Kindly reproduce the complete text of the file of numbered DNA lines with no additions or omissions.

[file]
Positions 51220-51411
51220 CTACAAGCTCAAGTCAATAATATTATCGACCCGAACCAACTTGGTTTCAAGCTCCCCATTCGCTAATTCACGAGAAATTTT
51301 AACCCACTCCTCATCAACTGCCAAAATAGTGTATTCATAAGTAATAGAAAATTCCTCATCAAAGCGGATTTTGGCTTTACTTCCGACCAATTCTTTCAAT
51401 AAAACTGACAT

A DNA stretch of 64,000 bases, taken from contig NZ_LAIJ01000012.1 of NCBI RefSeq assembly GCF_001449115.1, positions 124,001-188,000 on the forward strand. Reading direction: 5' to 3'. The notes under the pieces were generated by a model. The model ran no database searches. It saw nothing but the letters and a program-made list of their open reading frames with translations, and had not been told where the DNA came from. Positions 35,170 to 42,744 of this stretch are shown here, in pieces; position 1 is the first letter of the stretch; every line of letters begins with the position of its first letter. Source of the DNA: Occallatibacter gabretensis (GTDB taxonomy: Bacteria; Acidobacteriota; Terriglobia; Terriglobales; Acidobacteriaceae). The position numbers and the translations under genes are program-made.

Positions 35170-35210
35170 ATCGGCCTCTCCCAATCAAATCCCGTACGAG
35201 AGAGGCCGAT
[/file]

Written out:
Positions 51220-51411
51220 CTACAAGCTCAAGTCAATAATATTATCGACCCGAACCAACTTGGTTTCAAGCTCCCCATTCGCTAATTCACGAGAAATTTT
51301 AACCCACTCCTCATCAACTGCCAAAATAGTGTATTCATAAGTAATAGAAAATTCCTCATCAAAGCGGATTTTGGCTTTACTTCCGACCAATTCTTTCAAT
51401 AAAACTGACAT

A DNA stretch of 64,000 bases, taken from contig NZ_LAIJ01000012.1 of NCBI RefSeq assembly GCF_001449115.1, positions 124,001-188,000 on the forward strand. Reading direction: 5' to 3'. The notes under the pieces were generated by a model. The model ran no database searches. It saw nothing but the letters and a program-made list of their open reading frames with translations, and had not been told where the DNA came from. Positions 35,170 to 42,744 of this stretch are shown here, in pieces; position 1 is the first letter of the stretch; every line of letters begins with the position of its first letter. Source of the DNA: Occallatibacter gabretensis (GTDB taxonomy: Bacteria; Acidobacteriota; Terriglobia; Terriglobales; Acidobacteriaceae). The position numbers and the translations under genes are program-made.

Positions 35170-35210
35170 ATCGGCCTCTCCCAATCAAATCCCGTACGAG
35201 AGAGGCCGAT